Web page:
The young man dropped his half of the mirror in his eagerness to respond. To her regret the snow softened its fall and it remained intact, although the minister’s wrist twisting at an unfortunate angle gave her a moment’s grim pleasure. Leaping over the queen’s corpse as if it were a fallen log and dropping to one knee, the youth reached for her hand in spite of the blood. When she slapped it away he merely flinched like a scolded puppy, and her thoughts returned to the dagger in her boot. Perhaps she could hold him hostage and send the others away? “Lovely princess of the ruby red lips, with hair as black as night and skin as white as spring clouds, let me sing of my heart’s desire – ”

Repulsed by his lovelorn manner, she abandoned thoughts of hostages in favor of taking several steps back before he tried to kiss her feet. “You’re as mad as my stepmother.” She glanced down at the body. “Was.”

He held out imploring arms. “But what in her was jealous rage in me has been transmuted into a perfection of adoration like unto the finest grape transformed into the wine of Bacchanalian – ”

“Not now, Bellus,” the king said irritably.

Bellus. That name sounded familiar. The dwarves had spoken of a Prince Bellus, only son of a neighboring king with expansionist ambitions and the army to realize them. This very kingdom was rumored to be his first target and not at all guaranteed to withstand a determined assault. If only, it was whispered in the most private privacy of the merchant houses far from the ears of the king or his spies, a daughter had survived to wed the young prince then trade might not be disrupted.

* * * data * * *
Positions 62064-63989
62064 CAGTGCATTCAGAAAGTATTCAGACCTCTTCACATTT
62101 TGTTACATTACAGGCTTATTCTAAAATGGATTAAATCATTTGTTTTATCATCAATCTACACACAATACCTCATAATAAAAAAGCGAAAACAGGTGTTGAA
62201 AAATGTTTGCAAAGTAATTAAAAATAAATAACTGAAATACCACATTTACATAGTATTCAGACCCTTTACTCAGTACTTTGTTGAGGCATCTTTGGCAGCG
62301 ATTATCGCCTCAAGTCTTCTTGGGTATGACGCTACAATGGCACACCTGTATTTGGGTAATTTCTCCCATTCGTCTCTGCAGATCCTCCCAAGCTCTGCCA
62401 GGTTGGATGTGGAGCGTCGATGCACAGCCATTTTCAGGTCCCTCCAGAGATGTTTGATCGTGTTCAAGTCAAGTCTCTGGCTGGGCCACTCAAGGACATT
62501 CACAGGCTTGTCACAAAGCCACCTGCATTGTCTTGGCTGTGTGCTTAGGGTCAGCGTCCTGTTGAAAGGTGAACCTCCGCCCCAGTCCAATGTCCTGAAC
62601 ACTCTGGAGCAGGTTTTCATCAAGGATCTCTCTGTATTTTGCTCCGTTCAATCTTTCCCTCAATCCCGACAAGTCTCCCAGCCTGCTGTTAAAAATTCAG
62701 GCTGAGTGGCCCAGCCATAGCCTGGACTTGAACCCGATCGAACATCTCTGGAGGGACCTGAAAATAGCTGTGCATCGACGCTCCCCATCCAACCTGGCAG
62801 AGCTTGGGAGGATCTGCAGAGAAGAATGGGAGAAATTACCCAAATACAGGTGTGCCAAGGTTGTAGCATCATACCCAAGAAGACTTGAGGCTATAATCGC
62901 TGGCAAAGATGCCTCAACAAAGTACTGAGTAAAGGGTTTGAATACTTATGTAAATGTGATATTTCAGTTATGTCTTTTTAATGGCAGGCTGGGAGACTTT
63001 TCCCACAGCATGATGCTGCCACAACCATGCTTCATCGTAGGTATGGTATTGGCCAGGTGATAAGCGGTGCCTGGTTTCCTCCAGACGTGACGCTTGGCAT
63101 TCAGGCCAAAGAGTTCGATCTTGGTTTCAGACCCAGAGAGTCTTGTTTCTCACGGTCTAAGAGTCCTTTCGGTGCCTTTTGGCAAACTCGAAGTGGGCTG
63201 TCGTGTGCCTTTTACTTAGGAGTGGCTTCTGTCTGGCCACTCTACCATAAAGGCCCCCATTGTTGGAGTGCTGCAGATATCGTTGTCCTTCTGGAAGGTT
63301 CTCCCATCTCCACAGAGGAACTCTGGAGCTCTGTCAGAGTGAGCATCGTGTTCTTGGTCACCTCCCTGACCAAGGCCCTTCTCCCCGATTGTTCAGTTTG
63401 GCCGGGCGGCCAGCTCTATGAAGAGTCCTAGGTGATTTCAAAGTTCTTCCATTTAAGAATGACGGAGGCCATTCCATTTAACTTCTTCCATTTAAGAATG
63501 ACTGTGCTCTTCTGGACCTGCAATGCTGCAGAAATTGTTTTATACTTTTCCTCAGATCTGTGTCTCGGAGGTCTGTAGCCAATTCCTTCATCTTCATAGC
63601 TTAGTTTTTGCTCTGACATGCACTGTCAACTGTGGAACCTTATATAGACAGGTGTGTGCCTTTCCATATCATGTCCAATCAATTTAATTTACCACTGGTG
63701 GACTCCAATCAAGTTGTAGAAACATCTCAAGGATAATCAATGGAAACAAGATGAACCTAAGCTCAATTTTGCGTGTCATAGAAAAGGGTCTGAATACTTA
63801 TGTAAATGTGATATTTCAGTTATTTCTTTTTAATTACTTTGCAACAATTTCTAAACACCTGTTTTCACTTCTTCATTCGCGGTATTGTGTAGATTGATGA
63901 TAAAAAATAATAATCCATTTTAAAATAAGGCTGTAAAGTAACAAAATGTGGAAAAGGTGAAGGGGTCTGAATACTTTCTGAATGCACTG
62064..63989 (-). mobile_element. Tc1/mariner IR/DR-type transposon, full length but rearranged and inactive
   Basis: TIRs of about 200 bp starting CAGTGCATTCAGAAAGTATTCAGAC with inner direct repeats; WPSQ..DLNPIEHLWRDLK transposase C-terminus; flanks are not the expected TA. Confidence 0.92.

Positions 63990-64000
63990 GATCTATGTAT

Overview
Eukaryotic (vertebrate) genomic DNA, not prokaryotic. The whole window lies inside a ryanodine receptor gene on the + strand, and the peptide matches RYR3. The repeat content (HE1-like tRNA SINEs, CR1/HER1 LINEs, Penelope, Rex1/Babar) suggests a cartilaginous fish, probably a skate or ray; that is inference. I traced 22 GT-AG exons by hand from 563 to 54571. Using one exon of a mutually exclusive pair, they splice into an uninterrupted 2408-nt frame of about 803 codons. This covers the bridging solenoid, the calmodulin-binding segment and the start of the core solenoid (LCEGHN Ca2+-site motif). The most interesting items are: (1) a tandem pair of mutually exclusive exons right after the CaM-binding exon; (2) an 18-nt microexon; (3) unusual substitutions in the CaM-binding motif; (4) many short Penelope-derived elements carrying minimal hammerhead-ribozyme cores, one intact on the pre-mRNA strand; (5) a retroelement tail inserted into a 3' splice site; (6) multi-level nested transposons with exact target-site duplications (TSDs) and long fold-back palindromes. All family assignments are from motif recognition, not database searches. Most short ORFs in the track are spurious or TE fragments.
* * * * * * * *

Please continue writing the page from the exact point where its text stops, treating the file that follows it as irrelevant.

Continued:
The dwarves had always rather respected Bellus, a strong, well-educated, and independent  young man. Snow White was having a difficult time reconciling their portrait to the mewling creature before her with his dog-earnest brown eyes. Brown eyes…She looked suspiciously from the prince’s face to the king and the minister, with their irises of a hue that never occurred in nature. “What manner of arcane trickery is this?” she demanded of Senex. “How have you ensorcelled this man?”

Prince and advisor looked equally incensed, and both spoke at the same time. “I assure you – ”

She dismissed them with a contemptuous wave and turned back to the king. “I ask you again – what do you want?”

He shrugged and gestured toward the dead queen. “You’ve already provided half of it. Such a wretched woman. I thought permitting her to dismiss her predecessor’s progeny – and you were just a girl, after all, a weak contender to the throne and a nuisance to keep in perfumes and powders – would settle her jealousies and rages.”

“’Dismiss?’” the woods woman scoffed. “That’s a pleasantly insipid way of putting it.”

“Yes, well, I clearly wagered on the wrong cock.” He didn’t even have the decency to look embarrassed. “And yet, once she proved how intolerable she meant to be, how to be rid of her? Your own mother died of natural causes, but as the saying goes…once may be an accident, but twice begins to look like carelessness.”